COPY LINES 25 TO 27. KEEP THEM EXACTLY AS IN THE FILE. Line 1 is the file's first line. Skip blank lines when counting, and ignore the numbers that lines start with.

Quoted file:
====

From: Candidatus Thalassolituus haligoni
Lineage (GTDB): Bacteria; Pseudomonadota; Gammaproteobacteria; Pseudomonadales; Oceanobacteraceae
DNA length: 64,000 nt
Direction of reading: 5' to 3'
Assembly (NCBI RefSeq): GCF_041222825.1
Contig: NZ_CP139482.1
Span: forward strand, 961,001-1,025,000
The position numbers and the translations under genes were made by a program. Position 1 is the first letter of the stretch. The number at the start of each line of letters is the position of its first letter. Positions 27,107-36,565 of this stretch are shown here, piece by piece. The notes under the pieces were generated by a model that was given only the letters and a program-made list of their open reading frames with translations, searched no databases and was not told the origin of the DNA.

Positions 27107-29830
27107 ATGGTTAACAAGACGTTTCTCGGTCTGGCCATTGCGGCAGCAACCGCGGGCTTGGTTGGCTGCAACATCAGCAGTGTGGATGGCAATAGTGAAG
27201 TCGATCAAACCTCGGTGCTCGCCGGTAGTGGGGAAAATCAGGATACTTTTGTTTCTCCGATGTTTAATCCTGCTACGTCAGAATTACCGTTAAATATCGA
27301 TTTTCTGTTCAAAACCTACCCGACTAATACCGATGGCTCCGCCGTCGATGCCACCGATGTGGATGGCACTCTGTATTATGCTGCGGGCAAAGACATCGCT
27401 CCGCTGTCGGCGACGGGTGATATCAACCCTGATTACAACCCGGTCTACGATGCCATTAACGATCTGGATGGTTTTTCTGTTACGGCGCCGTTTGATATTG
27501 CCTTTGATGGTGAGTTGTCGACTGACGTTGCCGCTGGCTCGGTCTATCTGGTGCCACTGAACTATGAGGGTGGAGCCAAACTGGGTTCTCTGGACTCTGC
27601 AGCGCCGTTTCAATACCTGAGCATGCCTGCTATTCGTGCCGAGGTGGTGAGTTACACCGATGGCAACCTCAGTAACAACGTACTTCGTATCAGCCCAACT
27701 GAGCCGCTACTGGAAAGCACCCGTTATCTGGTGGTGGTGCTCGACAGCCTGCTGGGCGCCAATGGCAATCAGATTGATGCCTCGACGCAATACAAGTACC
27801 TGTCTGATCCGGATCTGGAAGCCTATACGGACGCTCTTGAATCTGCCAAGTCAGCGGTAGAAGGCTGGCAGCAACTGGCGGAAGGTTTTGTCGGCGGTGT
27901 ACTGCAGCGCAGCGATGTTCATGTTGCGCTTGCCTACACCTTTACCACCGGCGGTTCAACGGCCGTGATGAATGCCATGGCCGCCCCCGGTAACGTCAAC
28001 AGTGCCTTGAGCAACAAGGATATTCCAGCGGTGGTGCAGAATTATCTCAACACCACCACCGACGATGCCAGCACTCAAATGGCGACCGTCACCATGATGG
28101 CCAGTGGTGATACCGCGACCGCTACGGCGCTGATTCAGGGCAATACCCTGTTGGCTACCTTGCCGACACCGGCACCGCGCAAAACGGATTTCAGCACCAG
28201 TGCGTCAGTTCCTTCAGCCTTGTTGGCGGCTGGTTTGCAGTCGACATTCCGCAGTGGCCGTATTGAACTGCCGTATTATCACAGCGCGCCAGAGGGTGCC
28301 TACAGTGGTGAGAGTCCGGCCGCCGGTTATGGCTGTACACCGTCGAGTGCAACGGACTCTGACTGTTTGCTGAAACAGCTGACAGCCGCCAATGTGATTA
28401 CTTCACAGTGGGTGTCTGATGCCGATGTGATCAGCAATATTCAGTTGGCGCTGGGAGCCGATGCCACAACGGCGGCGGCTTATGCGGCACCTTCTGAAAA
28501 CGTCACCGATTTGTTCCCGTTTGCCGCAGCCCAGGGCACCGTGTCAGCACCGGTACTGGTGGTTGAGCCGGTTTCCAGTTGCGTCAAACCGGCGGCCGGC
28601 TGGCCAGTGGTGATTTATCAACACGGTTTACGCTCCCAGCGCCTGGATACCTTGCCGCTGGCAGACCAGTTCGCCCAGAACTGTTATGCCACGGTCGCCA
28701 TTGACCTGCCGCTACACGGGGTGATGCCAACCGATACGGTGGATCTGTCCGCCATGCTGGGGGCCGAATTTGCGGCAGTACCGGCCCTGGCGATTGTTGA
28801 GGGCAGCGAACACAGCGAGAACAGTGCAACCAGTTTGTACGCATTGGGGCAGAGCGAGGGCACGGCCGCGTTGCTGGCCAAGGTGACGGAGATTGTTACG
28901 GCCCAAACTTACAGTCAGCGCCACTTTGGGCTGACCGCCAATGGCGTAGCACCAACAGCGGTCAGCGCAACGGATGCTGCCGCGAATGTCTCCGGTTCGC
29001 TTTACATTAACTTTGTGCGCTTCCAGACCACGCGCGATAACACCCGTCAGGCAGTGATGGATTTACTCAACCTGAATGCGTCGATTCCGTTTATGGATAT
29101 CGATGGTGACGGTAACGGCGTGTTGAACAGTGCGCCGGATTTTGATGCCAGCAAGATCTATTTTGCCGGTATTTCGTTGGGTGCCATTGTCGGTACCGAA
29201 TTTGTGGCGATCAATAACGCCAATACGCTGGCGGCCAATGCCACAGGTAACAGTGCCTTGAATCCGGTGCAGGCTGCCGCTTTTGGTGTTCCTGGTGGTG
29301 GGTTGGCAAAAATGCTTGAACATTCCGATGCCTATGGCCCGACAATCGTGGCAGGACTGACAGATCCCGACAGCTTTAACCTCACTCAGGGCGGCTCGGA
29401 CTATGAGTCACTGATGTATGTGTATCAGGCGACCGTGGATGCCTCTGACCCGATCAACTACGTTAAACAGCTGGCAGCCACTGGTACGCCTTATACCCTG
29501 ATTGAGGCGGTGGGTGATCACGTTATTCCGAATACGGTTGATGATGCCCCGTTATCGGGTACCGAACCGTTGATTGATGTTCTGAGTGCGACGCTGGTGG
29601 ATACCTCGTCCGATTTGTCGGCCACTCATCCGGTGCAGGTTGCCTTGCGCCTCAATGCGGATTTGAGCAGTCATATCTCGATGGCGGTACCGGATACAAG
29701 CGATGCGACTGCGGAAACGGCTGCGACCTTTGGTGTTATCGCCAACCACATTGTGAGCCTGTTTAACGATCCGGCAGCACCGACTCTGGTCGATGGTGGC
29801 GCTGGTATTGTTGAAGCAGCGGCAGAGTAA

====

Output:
28601 TGGCCAGTGGTGATTTATCAACACGGTTTACGCTCCCAGCGCCTGGATACCTTGCCGCTGGCAGACCAGTTCGCCCAGAACTGTTATGCCACGGTCGCCA
28701 TTGACCTGCCGCTACACGGGGTGATGCCAACCGATACGGTGGATCTGTCCGCCATGCTGGGGGCCGAATTTGCGGCAGTACCGGCCCTGGCGATTGTTGA
28801 GGGCAGCGAACACAGCGAGAACAGTGCAACCAGTTTGTACGCATTGGGGCAGAGCGAGGGCACGGCCGCGTTGCTGGCCAAGGTGACGGAGATTGTTACG